Cam: Yeah. Not unless, you know, unless it's, like, put in my hand, then I'll cast it a little bit. Kinda crinkle up my nose and put it back down and get my glass rod. Literally, everything from a 2-weight, you know, all the way up to two-handers and 8, 9, 10-weight fly rods are all in glass. And I think that the reasons why you want to fish glass, if somebody was looking for a new redfish rod or a new tarpon rod, I probably wouldn't suggest that they go out and buy a glass rod. If they really wanted to experience what glass is about, get a 3-weight, get a 4-weight, get a 5-weight, you know, do something maybe trout-focused. Maybe do warm water for bluegills. You know, maybe a smallmouth rod in a 5 or 6-weight, something fun like that. And then, if it's something that resonates with you, then you might want to start adding to your fly rods from there.
And that's exactly what happened to me. I had a Featherlight 5-weight that I used for years, and then transitioned to glass and came back to, or excuse me, transitioned to graphite, came back to glass. First rod back was a 7-foot 3-weight. Really enjoyed that and just over time just added a 4-weight, added a 5-weight. You know, wondered what an 8-weight would be and added that. And so, you know, it was a progression where I was like selling graphite rods to fund glass rods to the point where like I didn't have any more graphite rods to sell and I was just fishing glass all the time. And I haven't regretted it at all. To me, it gave me like a new focus and a new learning point within fly fishing. I think all of us need new things in our life to, like, research and learn about and kinda get jazzed about. And so, for me, it was, you know, glass rods, and part of that was, like, click and pawl reels and it was like researching all the way back to, you know, developing different collections. Like I've got, oh, a couple, two, three dozen JW Young clicker reels from England that... I mean, you can still find them on eBay for $50 or $75, new in the box and they're just, I mean, just wonderful, wonderful reels. And so, that was kind of another rabbit hole to go down.
And, you know, over time, you know, I think back to when I started TFM, there was maybe a dozen rod makers and rod companies and rod shops that were, like, building glass. And so, there just wasn't a lot of choices. In fact, a lot of times, there was just several people making blanks and then it was kinda different rod builders' interpretation of how they were gonna build those out. So there wasn't a lot of difference. You know, there was a 7-foot 3-weight, 7-6 4-weight, 8-foot 5-weight and there was a lot of people doing that. But over time, you know, over the last 15 years, we now have rod companies, rod makers that probably number... I mean, I think I've got close to 100 listed on TFM and I'm probably missing, you know, 100 that are out there.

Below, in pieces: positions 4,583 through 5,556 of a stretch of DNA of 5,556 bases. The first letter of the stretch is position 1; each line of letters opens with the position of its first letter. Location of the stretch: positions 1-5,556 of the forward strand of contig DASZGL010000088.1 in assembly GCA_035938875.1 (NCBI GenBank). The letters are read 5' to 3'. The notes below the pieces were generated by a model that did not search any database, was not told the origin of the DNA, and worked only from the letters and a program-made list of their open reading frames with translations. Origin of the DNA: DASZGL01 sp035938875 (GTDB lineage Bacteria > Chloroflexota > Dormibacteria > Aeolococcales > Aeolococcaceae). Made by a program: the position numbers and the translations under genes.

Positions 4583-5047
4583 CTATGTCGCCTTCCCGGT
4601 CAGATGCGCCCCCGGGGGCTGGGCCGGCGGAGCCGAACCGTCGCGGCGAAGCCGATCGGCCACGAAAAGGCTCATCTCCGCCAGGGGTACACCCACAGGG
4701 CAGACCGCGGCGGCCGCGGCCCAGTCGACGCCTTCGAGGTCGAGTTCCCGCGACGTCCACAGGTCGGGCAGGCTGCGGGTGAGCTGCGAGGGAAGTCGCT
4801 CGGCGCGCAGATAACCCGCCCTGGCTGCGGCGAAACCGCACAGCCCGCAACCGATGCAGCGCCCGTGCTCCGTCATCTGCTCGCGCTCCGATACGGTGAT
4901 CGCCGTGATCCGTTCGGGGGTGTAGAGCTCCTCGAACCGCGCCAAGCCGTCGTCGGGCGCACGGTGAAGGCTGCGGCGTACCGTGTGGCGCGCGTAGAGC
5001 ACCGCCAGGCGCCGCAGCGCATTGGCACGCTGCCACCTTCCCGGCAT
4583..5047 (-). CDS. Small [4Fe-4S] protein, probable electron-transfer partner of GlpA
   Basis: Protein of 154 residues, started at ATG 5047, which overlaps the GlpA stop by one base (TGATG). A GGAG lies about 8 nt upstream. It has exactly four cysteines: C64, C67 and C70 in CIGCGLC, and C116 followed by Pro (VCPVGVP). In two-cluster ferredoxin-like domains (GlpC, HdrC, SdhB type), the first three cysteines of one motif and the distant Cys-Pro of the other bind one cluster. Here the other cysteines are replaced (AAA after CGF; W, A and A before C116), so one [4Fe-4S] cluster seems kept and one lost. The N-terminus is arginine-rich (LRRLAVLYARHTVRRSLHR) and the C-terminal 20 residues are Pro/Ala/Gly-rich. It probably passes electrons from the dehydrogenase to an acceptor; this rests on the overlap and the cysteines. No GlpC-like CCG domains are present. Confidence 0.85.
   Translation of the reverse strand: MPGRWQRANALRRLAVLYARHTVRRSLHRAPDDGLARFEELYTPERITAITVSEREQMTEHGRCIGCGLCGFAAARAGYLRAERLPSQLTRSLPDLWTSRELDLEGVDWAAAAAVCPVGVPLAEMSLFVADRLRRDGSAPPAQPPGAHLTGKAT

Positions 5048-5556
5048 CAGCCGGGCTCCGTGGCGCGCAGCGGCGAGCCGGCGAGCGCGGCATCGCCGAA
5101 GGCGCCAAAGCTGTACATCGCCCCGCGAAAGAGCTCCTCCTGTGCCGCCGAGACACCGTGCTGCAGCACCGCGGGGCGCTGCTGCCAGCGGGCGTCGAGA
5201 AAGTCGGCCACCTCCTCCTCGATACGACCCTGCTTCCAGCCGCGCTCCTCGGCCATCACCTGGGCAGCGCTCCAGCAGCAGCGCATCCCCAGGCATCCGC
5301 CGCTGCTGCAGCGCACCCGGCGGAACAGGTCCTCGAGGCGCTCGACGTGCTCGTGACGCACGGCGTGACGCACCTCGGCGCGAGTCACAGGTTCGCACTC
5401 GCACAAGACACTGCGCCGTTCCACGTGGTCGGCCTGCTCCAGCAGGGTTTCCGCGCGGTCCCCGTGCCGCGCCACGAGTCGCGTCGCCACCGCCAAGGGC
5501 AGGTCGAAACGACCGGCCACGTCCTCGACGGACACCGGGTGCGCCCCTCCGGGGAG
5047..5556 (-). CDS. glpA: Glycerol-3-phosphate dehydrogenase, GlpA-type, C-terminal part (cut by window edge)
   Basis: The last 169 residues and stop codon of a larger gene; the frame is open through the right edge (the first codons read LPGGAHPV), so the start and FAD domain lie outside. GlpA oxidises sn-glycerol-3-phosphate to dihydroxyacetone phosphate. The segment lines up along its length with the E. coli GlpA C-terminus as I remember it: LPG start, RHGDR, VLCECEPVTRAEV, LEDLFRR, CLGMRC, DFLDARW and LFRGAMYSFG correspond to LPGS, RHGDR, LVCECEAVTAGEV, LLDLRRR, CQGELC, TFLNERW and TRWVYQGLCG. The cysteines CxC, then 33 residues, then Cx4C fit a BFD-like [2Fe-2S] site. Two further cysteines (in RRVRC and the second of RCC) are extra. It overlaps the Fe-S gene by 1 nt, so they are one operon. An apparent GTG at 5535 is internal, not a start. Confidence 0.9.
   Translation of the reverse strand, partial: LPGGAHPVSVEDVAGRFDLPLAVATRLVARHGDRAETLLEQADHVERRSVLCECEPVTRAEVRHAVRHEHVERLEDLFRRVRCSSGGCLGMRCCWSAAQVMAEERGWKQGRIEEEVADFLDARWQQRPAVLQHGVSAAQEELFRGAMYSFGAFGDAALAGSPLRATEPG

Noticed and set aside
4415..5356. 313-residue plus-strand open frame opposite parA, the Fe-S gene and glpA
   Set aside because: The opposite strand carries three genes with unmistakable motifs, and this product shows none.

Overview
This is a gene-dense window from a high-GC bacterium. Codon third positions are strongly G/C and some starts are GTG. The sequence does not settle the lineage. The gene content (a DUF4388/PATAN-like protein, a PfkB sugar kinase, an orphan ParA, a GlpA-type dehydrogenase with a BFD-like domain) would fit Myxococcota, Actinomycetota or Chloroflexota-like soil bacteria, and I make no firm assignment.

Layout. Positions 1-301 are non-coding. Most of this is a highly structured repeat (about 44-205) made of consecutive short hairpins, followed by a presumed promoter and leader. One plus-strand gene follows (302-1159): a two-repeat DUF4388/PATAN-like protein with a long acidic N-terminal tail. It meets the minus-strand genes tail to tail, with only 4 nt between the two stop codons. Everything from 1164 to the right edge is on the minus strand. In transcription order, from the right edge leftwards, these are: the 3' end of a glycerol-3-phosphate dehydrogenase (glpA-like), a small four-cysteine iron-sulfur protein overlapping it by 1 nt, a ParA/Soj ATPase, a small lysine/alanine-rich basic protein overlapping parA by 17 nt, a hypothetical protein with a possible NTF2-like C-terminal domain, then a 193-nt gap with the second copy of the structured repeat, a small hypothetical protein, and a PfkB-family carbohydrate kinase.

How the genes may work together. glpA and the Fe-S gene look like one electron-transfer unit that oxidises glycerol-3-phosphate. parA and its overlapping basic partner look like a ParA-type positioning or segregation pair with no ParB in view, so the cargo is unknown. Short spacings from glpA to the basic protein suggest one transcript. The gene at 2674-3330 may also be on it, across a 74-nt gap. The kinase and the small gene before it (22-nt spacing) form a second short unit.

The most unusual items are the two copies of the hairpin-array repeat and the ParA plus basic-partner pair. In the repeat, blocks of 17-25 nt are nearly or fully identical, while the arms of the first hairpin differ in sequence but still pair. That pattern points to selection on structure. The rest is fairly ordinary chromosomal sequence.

And, you know, what that's done is that it's developed... We've had small shop rod makers that develop a real niche, you know, and it might be small stream rods. You know, if you think about Chris Barclay, you know, his bread and butter is 2, 3, 4, 5-weights for the waters he fishes in North Carolina or the driftless, you know, those type of waters. Then you've got other builders like Dusty out of Livingston Rod Company that is very western-centric. He's in Montana so he has western glass. They're longer glass. They're, you know, built and made for fishing on tailwaters and in western situations. And you've got other builders, they kind of build on everybody's blanks. You know, I often talk about Shane Gray or Matt Lederman, you know, they're just like magic makers in their shop about creating like a very special fly rod on whatever blank somebody wants them to build on. And then you got companies like Epic and Orvis and others that just build, like, a spectacular, you know, S-glass fly rod that's gonna be great, you know, all across the board, you know, for a lot of different angling situations that you can dry fly fish with them, you can throw a stream rod on, you can nymph fish, you can go out to the flats, you can be on a trout stream. They're gonna be something that, you know, can...kind of an all-around workhouse type of fly rod that is really helpful to have.